Christopher Adebayo Ojo, SAN
is a former Attorney General of the Federal Republic of Nigeria. As such, he is
also a past head of the Nigerian Federal Ministry of Justice. He is a legal
practitioner and is licensed to practice in Nigeria, England and Wales.
Chief Bayo Ojo hails from Ife-Ijumu,
Kogi State, in central Nigeria. He had his primary school education in Maiduguri
and Kaduna and his post-primary education at Zaria in Kaduna State. He worked
briefly as a civil servant in Ilorin, Kwara State, before he proceeded to the University
of Lagos where he obtained a Bachelor’s Degree in Law in June 1977. Chief also did
his LLM at the world-acclaimed London School of Economics and Political

He was former Head of Chamber,
Oniyangi & Co. and founded Bayo Ojo & Co. in 1986. Elevated to the
prestigious rank of Senior Advocate of Nigeria (SAN) in 1999, he was
elected President of the Nigeria Bar Association (NBA) in 2004. Subsequently,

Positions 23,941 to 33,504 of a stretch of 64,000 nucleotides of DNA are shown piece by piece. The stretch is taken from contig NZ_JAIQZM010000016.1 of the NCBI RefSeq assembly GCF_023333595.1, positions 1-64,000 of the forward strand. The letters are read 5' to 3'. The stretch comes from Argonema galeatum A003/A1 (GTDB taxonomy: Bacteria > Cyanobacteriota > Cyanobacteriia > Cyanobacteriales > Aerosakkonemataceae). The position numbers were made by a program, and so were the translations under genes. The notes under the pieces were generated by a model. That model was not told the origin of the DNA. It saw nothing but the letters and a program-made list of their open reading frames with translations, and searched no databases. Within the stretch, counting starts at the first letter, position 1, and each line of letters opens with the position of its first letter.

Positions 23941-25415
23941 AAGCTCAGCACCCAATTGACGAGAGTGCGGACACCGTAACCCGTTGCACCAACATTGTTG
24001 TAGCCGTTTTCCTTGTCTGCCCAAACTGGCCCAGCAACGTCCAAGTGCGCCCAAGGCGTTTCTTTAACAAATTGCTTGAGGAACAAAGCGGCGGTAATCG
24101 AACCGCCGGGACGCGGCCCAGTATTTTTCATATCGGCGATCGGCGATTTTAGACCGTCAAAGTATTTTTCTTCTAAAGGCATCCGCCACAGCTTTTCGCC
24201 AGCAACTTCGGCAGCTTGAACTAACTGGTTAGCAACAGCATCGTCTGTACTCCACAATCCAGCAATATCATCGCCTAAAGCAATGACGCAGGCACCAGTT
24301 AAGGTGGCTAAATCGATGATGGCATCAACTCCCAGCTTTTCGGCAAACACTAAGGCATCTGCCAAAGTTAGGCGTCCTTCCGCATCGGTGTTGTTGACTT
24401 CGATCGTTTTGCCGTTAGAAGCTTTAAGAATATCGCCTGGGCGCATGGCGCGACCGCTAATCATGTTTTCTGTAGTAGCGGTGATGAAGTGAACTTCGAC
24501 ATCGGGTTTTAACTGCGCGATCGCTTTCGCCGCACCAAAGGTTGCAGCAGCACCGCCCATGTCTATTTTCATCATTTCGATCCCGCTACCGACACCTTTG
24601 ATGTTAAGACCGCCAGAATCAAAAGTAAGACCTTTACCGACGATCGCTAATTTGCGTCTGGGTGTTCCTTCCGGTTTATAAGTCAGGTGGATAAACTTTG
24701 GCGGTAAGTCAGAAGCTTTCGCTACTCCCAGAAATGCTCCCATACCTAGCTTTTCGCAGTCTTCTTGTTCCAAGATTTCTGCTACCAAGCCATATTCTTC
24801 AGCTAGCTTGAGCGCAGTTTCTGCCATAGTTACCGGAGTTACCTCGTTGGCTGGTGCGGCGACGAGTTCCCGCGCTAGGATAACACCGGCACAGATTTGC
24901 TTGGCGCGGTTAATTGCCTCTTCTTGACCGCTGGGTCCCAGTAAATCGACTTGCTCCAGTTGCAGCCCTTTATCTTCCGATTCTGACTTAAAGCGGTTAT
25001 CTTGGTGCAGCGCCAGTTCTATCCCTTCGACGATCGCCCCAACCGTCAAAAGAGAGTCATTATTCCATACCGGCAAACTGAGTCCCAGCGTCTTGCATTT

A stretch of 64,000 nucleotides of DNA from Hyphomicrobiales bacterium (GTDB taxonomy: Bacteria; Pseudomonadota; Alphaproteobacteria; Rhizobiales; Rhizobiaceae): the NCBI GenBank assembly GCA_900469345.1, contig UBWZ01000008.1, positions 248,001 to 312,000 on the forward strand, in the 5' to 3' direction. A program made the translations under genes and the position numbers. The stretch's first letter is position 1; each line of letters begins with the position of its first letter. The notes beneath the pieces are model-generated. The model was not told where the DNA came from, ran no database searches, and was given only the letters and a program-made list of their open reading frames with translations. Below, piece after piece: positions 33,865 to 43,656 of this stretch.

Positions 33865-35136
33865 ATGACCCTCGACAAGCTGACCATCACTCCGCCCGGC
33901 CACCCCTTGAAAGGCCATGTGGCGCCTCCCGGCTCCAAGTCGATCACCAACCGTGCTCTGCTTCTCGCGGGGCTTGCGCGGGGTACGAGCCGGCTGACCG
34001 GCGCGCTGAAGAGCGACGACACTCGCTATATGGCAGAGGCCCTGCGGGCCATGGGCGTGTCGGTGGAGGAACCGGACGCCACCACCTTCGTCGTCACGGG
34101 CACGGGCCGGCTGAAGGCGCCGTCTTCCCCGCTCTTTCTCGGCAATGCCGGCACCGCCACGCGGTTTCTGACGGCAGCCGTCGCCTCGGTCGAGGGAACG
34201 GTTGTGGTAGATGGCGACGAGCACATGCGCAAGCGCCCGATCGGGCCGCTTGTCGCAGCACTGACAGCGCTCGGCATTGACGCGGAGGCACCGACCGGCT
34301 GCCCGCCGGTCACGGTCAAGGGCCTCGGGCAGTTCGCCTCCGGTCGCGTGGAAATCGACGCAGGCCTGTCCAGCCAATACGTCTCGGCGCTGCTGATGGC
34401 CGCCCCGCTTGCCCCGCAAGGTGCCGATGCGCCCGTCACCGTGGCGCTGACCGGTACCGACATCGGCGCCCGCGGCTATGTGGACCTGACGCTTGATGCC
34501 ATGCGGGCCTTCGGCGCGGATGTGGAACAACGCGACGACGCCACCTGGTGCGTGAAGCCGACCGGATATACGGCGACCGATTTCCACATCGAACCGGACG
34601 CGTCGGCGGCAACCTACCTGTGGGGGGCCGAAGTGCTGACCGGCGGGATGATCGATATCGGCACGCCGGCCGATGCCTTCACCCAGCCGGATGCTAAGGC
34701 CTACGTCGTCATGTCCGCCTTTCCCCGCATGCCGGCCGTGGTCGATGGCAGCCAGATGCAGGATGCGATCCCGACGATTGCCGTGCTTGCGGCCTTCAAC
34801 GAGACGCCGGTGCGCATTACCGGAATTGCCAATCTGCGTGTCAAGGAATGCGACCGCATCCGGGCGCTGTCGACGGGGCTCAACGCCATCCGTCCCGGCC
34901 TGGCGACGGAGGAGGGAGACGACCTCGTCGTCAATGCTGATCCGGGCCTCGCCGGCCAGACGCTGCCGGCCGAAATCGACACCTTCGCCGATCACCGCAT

he was appointed Attorney General and Minister of Justice by President Olusegun
During his term as
Attorney-General, he regularly appeared in court personally to argue cases on
behalf of the government. Previous attorneys-general had mostly preferred to
engage lawyers in private practice to appear for the government. He was noted
for his brilliant efforts in decongesting Nigerian prisons by engaging lawyers
in private practice to defend various individuals who were being held by the
state without trial.
As Attorney General and Minister
of Justice, he also undertook numerous reforms in the Justice sector
including the development of eight critical bills. In addition, he
reformed all the investment laws in Nigeria. He also advised on the
exit of Nigeria from foreign debts owed to the London and Paris Clubs. Regarded as one of the leading
lights of Arbitration and ADR in Africa, Chief Bayo Ojo, SAN is Africa’s representative at the Board of Trustees of the Chartered Institute of Arbitrators, London
I was opportune to meet Chief
Bayo Ojo at the Esq. Arbitration International School held in Lagos and I was
amazed at his humility and grace. We talked about policy making in Nigeria and
how there was a dire need for credible and sound policy makers in the country.
He was also gracious enough to give me practice tips and career advice.